Noting our discomfort and the imminent danger of having a gap year cliché decorating the back of his car our driver quickly decided to drop us off on the side of the road. Luckily for us he had laid us down near the hotel we were heading towards, unluckily for us it was on the opposite side of the road. It took us ten minutes and three pile-ups to get across. It was only by virtue of Matt’s
plan to use the mopeds that had slipped up on Larry’s fear-induced vomit as a protective barrier that we made it through alive. At the hotel we were allowed to drop our bags off, and then immediately whisked off in the direction of a local restaurant.
When we arrived we learned that the Ogtons had already made a reservation and were sat at a spacious table in the middle of the restaurant. It was much grander than anything we were used to. There was cutlery for one, and everybody was given their own individual plate rather than a communal trough from which to eat. Its sophistication made us nervous – we began to think that perhaps we had stolen the Ogtons’ reservation, and that any moment we would find ourselves at the bottom of a doggy-pile consisting of an entire family of turnip farmers from the Former Republic of Yugoslavia. Just as the beading on Laurence’s hairy palms reached its zenith a firm hand clasped Matt’s shoulder, and a voice behind him said in a musical baritone: “It’s good to see you again...son.” Spinning around Matt was greeted with the grinning face of Chris Orton, the beaming smile of
Diana and the child-like laughter of his two younger brothers, Will and Tim.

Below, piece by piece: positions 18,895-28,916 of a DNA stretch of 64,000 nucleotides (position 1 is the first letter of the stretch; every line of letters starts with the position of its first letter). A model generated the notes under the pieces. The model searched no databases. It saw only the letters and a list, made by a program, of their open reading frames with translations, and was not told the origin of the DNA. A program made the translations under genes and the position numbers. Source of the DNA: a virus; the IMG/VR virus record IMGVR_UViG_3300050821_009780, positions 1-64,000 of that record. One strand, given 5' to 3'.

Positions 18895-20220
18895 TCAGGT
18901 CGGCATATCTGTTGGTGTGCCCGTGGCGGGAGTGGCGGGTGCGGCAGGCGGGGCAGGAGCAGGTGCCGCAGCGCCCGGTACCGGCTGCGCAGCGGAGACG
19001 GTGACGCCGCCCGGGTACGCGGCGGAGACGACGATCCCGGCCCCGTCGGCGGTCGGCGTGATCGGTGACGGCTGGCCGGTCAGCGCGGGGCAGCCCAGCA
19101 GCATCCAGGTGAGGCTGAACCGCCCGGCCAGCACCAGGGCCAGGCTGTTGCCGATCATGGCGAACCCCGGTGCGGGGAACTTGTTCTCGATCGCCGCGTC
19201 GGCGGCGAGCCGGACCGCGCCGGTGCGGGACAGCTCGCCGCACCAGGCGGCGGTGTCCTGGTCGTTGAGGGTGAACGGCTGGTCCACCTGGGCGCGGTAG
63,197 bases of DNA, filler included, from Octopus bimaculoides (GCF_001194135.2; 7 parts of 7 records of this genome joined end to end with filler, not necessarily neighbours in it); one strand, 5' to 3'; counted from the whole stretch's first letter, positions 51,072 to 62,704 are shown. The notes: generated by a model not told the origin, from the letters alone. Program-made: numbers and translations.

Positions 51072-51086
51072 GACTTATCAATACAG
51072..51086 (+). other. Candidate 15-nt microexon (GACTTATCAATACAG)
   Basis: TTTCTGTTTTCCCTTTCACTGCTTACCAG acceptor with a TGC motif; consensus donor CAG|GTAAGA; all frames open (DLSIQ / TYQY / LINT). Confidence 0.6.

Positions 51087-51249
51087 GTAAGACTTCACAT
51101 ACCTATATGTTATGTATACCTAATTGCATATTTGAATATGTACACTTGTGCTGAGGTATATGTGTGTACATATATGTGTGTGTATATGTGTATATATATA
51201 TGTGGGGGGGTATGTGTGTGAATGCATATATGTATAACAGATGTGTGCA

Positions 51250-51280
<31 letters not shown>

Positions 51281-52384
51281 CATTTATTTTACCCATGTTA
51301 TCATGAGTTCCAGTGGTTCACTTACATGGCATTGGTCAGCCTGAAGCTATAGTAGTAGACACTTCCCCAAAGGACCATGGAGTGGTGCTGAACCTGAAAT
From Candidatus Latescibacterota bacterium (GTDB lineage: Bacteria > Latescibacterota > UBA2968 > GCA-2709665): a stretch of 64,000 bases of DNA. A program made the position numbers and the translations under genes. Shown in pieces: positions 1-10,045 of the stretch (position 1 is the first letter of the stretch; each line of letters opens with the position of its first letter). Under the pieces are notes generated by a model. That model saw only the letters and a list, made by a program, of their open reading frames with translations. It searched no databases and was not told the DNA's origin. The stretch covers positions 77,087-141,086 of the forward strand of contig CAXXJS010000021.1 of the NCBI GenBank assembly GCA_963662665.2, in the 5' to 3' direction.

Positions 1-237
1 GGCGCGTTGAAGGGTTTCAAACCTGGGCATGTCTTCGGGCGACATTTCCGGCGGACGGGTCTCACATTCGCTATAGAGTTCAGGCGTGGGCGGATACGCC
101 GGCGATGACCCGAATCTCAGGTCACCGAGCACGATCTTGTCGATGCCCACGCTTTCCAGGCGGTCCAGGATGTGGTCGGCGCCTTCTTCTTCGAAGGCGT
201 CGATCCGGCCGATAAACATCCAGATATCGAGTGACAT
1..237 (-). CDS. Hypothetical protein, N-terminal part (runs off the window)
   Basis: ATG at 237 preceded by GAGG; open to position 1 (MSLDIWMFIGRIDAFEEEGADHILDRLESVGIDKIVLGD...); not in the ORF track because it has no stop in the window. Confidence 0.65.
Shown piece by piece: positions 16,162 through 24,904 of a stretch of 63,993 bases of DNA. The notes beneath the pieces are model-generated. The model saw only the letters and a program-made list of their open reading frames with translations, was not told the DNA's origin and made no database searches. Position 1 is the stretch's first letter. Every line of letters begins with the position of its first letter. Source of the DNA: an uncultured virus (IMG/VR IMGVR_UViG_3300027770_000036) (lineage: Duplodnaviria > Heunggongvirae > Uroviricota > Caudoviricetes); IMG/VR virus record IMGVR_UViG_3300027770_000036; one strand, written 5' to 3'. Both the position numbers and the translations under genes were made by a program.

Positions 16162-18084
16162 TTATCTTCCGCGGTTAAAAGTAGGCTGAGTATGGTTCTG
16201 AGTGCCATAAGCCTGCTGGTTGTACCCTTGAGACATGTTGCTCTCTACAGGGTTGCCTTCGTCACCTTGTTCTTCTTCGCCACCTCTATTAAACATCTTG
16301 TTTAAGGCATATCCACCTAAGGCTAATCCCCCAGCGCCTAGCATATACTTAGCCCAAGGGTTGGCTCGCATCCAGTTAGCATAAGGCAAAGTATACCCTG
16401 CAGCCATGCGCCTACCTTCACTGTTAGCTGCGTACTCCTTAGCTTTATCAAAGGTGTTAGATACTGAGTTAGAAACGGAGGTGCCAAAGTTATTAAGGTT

With great relief and a sense of eu-pho-ria we found ourselves reunited with our friends and fellow kinsmen, and to celebrate a great feast was laid out in our honour. Not only was this magnificent meal gifted to us, but we discovered that the Ortons had generously organised our accommodation for the night and provided us with a comfortable room that for the first time in months would only reek of piss and sweat after we checked out. Once again, we found ourselves indebted to the kindness of those around us.
We discussed the arrangements for the next few days, and with a tinge of sadness decided that Matt would leave active duty to spend time with his newly reunited family whilst the rest of SOGO held the fort in Saigon, but not before spending a day of sightseeing with them, starting bright and early the next morning.
Mama and Papa Orton informed us that we would be spending the first part of the day visiting the Cu Chi Tunnels. Initially excited but somewhat surprised at the prospect (I had seen a porno of